Kenbane and Benbane Headlands
has great scenics dives good for all levels of divers. Some sea caves cut into cliffs making a home to seals. The island north of the Carrick-A-Rede-Bridge. Its also known as the guiness bridge.

The Portstewart, Portrush area boasts numerous wrecks and scenic dives. Foul Grounds in Portstewart Bay is a drift dive.
Big dogfish can be seen and the depths range from 16 to 23 metres (52 -75 feet). Portstewart has a dense kelp bottom with a lot of marine life. When shore diving watch out for the curent of the head.

Blue pool is a very popular dive and consists of overhangs, boulders and reef teeming with marine life. Blue pool can be dived from the shore. Giants Causeway was built by Finn McCool some years back. Seals are a common sight on the eastern side of Causeway and there are some nice dive sites too.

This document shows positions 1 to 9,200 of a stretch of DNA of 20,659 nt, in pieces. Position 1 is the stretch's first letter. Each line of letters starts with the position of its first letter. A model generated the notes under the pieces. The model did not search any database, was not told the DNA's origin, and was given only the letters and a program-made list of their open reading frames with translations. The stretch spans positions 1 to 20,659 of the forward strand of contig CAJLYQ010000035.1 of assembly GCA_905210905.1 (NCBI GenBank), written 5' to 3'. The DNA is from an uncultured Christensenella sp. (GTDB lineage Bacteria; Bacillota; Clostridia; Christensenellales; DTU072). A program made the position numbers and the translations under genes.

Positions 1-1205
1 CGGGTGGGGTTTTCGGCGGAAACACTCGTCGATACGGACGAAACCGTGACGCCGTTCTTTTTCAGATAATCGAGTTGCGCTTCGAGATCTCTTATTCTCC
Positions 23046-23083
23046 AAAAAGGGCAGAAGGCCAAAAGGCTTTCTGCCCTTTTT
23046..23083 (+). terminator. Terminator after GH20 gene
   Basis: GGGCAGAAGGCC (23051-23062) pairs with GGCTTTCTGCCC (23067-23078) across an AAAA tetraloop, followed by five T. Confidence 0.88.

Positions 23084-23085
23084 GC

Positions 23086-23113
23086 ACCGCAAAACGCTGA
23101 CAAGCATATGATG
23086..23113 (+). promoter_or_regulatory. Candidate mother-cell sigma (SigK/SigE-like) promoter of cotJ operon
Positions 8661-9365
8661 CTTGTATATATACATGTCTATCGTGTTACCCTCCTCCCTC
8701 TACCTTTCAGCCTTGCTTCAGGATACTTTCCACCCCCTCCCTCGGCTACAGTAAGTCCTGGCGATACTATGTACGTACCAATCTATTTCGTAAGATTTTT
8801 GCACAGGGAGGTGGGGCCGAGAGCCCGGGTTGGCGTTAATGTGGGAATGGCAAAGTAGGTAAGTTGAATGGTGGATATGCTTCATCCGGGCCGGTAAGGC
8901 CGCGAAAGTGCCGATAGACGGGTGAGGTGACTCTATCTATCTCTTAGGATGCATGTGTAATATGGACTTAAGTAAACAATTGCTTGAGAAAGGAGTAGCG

Wrecks: Towry sank on June 20th 1930. The stern and bow area are still intact. It's found at 18 metres (59 feet) depth.

Bar Mouth has a number of wrecks ranging from wooden sailing vessels to modern ships. Care needs to be taken as this site is tidal and a shipping channel as well. Depths go from 3 to about 8 metres (10-26 feet).

The Inishown and Malin Head area.
Devils Cut in Malin Head has enormous caverns that join the gully to the open Atlantic Ocean. There are some really fascinating rock formations here.

The Inistrahull Island has some reef and wreck dives. However divers must beware because the island is exposed to the sea, recommended for experienced divers only.
Many wrecks can be seen on this area like SS Castle Eden, a 1st World War freighter that was torpedoed in Culdaff Bay, Justica a white Star Liner that was torpedoed in 1918 and MV William Manell a 1st World War converted minesweeper that went down on hitting a mine. Audacious is a WW1 Battlecruiser that went down in 1914 after hitting a mine. This is a huge wreck and is covered in fish life.

There are many lakes in Northern Ireland which generally don't have such good visibility but some special diving may be done there. Some Loughs in Fermanagh were bases for Sunderland flying boats and some of them went down at their moorings.